George E Westinghouse High School - Sketch Book Yearbook (Pittsburgh, PA)

 - Class of 1930

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George E Westinghouse High School - Sketch Book Yearbook (Pittsburgh, PA) online yearbook collection, 1930 Edition, Cover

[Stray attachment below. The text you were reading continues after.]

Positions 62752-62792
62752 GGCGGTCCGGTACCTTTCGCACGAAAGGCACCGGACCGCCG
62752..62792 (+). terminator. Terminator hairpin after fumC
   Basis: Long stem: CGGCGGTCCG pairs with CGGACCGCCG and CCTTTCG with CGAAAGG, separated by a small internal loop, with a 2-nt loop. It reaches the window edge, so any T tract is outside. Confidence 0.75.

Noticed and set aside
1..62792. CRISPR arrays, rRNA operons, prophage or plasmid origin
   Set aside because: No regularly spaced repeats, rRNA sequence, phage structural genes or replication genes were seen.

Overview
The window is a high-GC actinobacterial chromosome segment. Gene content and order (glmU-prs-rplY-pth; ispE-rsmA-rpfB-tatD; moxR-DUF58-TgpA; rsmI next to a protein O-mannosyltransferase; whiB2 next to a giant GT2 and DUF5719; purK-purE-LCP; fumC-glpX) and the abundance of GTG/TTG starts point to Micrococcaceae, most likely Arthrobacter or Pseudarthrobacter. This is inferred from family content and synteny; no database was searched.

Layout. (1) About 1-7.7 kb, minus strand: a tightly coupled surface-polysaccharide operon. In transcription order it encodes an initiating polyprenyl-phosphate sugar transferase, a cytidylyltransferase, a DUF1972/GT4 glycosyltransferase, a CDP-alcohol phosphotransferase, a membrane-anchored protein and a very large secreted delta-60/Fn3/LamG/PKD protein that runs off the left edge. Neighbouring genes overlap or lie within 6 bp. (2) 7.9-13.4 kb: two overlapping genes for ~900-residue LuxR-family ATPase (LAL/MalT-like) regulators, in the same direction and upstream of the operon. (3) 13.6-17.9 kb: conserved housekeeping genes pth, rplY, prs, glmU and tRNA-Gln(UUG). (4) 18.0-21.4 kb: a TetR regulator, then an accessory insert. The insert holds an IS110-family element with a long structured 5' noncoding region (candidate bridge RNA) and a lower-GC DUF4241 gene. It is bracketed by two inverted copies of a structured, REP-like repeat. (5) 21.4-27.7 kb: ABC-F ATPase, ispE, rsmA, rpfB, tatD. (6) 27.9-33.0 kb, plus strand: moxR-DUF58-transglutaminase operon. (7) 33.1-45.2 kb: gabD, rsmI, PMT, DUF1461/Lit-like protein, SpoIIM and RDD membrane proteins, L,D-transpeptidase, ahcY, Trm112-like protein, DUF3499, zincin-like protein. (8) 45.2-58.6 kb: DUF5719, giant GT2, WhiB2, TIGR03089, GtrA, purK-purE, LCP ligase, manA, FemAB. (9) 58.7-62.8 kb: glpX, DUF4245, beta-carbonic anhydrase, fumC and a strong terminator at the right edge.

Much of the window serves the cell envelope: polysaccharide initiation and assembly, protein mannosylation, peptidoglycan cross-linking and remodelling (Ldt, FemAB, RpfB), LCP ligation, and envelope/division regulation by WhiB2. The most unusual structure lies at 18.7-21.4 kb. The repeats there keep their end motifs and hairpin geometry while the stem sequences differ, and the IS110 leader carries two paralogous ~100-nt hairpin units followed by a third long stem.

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Text from Pages 1 - 144 of the 1930 volume: